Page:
Friday, July 18, 2014




Rory McIlroy exorcised his Friday demons in style to claim a four-shot halfway lead at Royal Liverpool in the second round of The 143rd Open Championship.
The former World Number One carded a second consecutive 66 to finish the first half of the 72-hole tournament 12 under par.

McIlroy has made an unfortunate habit of following good rounds on Thursday with bad ones on Friday in 2014, the latest example being scores of 64 and 78 in the Aberdeen Asset Management Scottish Open last week. 

A similar sequence at the Memorial at Muirfield Village even had tournament host Jack Nicklaus asking 'How the hell can you shoot 63 and then 78?'
In total he was 50 under par in the first round and nine over par in the second until carding seven birdies and just one bogey on Friday to boost his chances of becoming only the third player in the modern era - after Tiger Woods and Jack Nicklaus - to win three Majors by the age of 25.

It is the first time McIlroy has led at halfway in a Major since the 2011 US Open, when he went on to win his first of the game’s elite events by eight shots after rewriting the record books at Congressional.

And by getting the benefit of the best conditions with early-late tee times it made amends for leading The 2010 Open at St Andrews with an opening 63 only to follow it with an 80 in atrocious weather.

McIlroy could have been forgiven for fearing the worst when he bogeyed the first hole after overshooting the green, but with the wind dropping he regained the lead with a two-putt birdie on the fifth and moved two ahead with another gain on the sixth.

Even the distraction of a pheasant wandering across the eighth green as he lined up another birdie putt failed to prevent McIlroy from picking up another shot, while he also birdied the tenth before surprisingly missing from four feet on the 11th.

The Northern Irishman did then hole from that distance on the 15th after a superb tee shot and a drive of almost 400 yards on the 17th set up another, while he pitched to four feet on the last to end in style.

"I just feel like I have an inner peace on the golf course. I'm very comfortable in this position, doing what I'm doing right now," said McIlroy.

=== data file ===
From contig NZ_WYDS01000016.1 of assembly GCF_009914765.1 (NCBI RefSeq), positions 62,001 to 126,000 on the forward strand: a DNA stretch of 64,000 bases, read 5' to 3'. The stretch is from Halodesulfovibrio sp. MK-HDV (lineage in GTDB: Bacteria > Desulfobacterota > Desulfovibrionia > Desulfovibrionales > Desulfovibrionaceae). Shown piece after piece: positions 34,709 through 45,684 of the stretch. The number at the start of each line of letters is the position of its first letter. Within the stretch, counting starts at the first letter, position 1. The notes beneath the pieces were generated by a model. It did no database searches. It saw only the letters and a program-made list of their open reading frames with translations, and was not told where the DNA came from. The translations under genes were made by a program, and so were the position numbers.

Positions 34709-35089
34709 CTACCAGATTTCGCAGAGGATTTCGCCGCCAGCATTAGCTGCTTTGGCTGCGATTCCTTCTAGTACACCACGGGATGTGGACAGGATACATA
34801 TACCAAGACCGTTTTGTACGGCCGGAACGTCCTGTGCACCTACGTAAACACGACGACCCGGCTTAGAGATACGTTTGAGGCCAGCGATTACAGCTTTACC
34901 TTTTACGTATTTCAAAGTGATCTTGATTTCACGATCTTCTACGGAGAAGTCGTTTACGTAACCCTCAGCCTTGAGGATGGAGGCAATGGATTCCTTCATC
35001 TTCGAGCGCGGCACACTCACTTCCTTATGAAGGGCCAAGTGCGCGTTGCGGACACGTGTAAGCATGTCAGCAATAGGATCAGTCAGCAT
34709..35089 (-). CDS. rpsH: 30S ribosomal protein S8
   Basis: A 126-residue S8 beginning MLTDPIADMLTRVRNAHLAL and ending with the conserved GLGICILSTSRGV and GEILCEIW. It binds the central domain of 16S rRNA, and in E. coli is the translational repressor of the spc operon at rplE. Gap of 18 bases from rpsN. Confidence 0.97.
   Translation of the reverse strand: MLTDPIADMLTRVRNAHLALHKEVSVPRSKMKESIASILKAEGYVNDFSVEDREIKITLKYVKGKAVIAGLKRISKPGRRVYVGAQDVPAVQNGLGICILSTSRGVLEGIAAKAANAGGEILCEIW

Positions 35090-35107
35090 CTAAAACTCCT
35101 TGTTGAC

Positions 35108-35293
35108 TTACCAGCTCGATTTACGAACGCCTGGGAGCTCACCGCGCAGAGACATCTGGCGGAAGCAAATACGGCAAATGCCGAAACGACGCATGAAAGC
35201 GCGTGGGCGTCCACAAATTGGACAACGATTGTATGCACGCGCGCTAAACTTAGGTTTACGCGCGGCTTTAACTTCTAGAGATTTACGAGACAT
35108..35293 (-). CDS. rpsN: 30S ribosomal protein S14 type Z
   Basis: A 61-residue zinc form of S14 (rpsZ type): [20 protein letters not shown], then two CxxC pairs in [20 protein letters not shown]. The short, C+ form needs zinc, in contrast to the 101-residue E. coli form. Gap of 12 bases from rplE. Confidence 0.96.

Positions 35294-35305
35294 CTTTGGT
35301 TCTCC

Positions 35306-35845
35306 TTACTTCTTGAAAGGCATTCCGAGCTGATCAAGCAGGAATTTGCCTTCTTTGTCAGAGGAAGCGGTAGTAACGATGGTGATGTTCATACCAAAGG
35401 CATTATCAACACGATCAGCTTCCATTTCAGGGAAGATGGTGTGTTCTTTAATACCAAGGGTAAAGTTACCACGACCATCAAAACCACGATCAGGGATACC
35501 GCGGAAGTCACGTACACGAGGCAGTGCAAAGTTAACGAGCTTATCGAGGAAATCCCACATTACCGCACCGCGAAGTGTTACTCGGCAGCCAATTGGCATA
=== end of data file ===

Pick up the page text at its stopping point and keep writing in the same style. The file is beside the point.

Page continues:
"It's hard to describe. I wish I could get into it more often. If I'm able to do it a few times a year, that's nice.

"It's a combination of confidence, just being mentally strong, mentally aware of everything, but I think it all comes down to if you're confident with your game and you're in control of your ball out there it makes things a lot easier.

"I just take it as I feel it. I've got a couple of little trigger words that I'm using this week that I keep telling myself in my head when I'm just about to hit it, go into a shot.

"That's as complex as it gets in my head. People call it the zone; it's just a state of mind where you think clearly.

"It's nice to go out and shoot a good one today so I don't have to be asked about it (his second round syndrome) again until I might shoot a good score at Akron (the WGC Bridgestone Invitational) and then people are asking me on Thursday afternoon.

"It's understandable. My second rounds this year have been terrible and there isn't really any explanation but hopefully I put it to bed today."

Elsewhere Tiger Woods almost paid the ultimate price for abandoning the tactics which previously brought him victory at Hoylake.
Woods famously used his driver just once in 72 holes on his way to a third Open title in 2006 and was similarly circumspect in an opening 69 on Thursday.
However, wayward drives on the first two holes and an even worse one out of bounds on the 17th meant the 14-time Major winner had to birdie the 18th - his only birdie of the day - just to be sure of making the halfway cut.
Woods missed the cut on his return from back surgery in the Quicken Loans National last month and holing from six feet on the last means he has still to make early exits from consecutive events in his professional career. 

The 38 year old's last round in a Major Championship without a birdie had come on the opening day of the 2010 US Open.
A round of 77 left Woods 14 shots adrift of McIlroy with another American, Dustin Johnson, the Northern Irishman’s nearest challenger on eight under following a 65.
Ryder Cup team-mates Sergio Garcia and Francesco Molinari, South African Major winners Louis Oosthuizen and Charl Schwartzel and Americans Ryan Moore and Rickie Fowler are in a high-quality group tied for third on six under.

There will be no Silver Medal for the leading amateur this year for the simple reason that no amateur has survived the 36-hole cut.
British amateur champion Bradley Neil (Blairgowrie) shot 155 with rounds of 79 and 76.

Par 144 (2x72)
132 Rory McIlroy (N Ireland) 66 66
136 Dustin Johnson (USA) 71 65
138 Francesco Molinari (Italy) 68 70, Ryan Moore (USA) 70 68, Rickie Fowler (USA) 69 69, Sergio Garcia (Spain) 68 70, Charl Schwartzel (S Africa) 71 67, Louis Oosthuizen (S Africa) 70 68
139 George Coetzee (S Africa) 70 68, Jim Furyk (USA) 68 71, Marc Warren (Scotland) 71 68
140 Robert Karlsson (sweden) 69 71, Jimmy Walker (USA) 69 71, Victor Dubuisson (France) 74 66
141 Adam Scott (Australia) 68 73 (T15)
142 Justin Rose (England) 72 70 , Matteo Manassero (Italy) 67 75, Stephen Gallacher (Scotland) 70 72 (T19)
143 Graeme McDowell (N Ireland) 74 69 (T240
144 Phil Mickelson (USA 74 70 (T31)
146 Jamie McLeary (Scotland) 73 73, Tiger Woods (USA) 69 77, Luke Donald (England) 73 73 (T56)

147 Lee Westwood (England) 71 76, Ian Poulter (England) 73 74
149 Paul McKechnie (Scotland) 78 71
154 Scott Jamieson (Scotland) 77 77, Paul Lawrie (Scotland) 79 75
155 Bradley Neil (Scotland) (am) 79 76
166 Sandy Lyle (Scotland) 82 84



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